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Date Permissions Signed

2-12-2010

Date of Award

2010

Document Type

Masters Thesis

Degree Name

Master of Science (MS)

Department

Psychology

First Advisor

Jantzen, Kelly J.

Second Advisor

Mana, Michael J.

Third Advisor

Symons, Larry

Abstract

Coordination Dynamics posits that the stability of coordinated patterns of movement may be a key variable for organizing neural activity underlying coordinated action. In support, recent findings suggest that premotor areas play an important role in maintaining pattern stability. The present EEG study investigates how changes in neural activation (assessed via event-related power) are affected both by rate and stability of coordination. Nineteen participants coordinated finger taps with an auditory metronome in either a synchronized or syncopated pattern presented at five different rates (1.00, 1.25, 1.50, 1.75, and 2.00 Hz). Premotor areas demonstrated increases in event-related synchronization (neural deactivation) within the alpha band following slow, synchronized movements. Stepwise increases in rate led to greater desynchronization (neural activation) throughout the entire duration of the movement cycle. During syncopation medial premotor regions remained desynchronized during movement. Moreover, medial premotor was more involved during synchronization with subsequent increases in movement rate. Counter to previous findings, medial premotor did not modulate changes in coordination stability. We suggested that medial premotor regions are involved in processes related to the coincidence of the finger tap and auditory tone. These findings support premotor cortex's role in motor inhibition, timing, and execution.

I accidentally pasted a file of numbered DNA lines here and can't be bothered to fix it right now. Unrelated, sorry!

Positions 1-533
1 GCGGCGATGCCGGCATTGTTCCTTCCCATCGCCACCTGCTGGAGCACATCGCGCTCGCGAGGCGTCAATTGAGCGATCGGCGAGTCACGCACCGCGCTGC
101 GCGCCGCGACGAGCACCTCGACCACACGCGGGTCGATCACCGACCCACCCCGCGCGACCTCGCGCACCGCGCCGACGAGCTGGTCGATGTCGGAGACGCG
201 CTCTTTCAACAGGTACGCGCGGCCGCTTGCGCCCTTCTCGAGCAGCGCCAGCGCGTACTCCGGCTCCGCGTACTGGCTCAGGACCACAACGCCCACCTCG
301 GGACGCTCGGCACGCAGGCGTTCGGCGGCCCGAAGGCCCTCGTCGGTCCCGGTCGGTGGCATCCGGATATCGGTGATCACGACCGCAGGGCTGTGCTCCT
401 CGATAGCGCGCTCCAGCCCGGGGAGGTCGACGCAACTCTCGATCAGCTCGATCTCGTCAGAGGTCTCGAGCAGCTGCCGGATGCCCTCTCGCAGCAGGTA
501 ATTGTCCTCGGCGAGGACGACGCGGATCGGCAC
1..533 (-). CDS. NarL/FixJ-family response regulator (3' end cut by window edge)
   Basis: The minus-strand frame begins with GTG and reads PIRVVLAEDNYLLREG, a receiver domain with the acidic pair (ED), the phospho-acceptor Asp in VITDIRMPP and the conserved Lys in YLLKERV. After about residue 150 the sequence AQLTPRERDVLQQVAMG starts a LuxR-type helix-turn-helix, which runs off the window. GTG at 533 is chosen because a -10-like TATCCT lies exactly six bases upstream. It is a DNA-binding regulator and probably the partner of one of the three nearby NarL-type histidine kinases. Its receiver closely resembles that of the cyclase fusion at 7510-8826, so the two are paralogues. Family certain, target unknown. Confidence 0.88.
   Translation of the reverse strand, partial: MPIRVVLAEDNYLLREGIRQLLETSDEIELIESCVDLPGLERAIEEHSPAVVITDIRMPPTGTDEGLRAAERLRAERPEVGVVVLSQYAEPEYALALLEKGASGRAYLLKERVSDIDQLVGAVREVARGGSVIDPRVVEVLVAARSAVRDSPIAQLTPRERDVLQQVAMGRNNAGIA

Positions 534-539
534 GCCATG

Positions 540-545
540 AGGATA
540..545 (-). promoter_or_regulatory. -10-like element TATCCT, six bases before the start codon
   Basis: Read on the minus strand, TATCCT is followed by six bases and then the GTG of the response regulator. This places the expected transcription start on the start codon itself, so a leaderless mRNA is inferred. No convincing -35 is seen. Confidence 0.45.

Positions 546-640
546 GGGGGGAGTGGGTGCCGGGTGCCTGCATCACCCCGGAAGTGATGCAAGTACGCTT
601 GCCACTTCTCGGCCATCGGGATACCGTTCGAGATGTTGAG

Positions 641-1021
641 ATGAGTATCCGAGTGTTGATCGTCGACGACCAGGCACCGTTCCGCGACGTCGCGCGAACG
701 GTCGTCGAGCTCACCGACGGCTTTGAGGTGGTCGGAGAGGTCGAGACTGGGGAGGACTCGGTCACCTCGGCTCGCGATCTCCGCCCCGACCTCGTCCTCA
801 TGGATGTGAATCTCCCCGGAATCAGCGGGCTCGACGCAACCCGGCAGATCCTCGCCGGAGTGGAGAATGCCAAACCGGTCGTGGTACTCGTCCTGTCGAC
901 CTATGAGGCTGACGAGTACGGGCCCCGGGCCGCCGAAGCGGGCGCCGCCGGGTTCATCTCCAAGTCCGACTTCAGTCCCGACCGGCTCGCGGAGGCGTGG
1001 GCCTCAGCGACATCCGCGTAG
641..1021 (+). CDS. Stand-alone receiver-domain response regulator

Type

Text

Publisher

Western Washington University

OCLC Number

518440937

Digital Format

application/pdf

Genre/Form

Academic theses

Language

English

Rights

Copying of this thesis in whole or in part is allowable only for scholarly purposes. It is understood, however, that any copying or publication of this thesis for commercial purposes, or for financial gain, shall not be allowed without the author's written permission.

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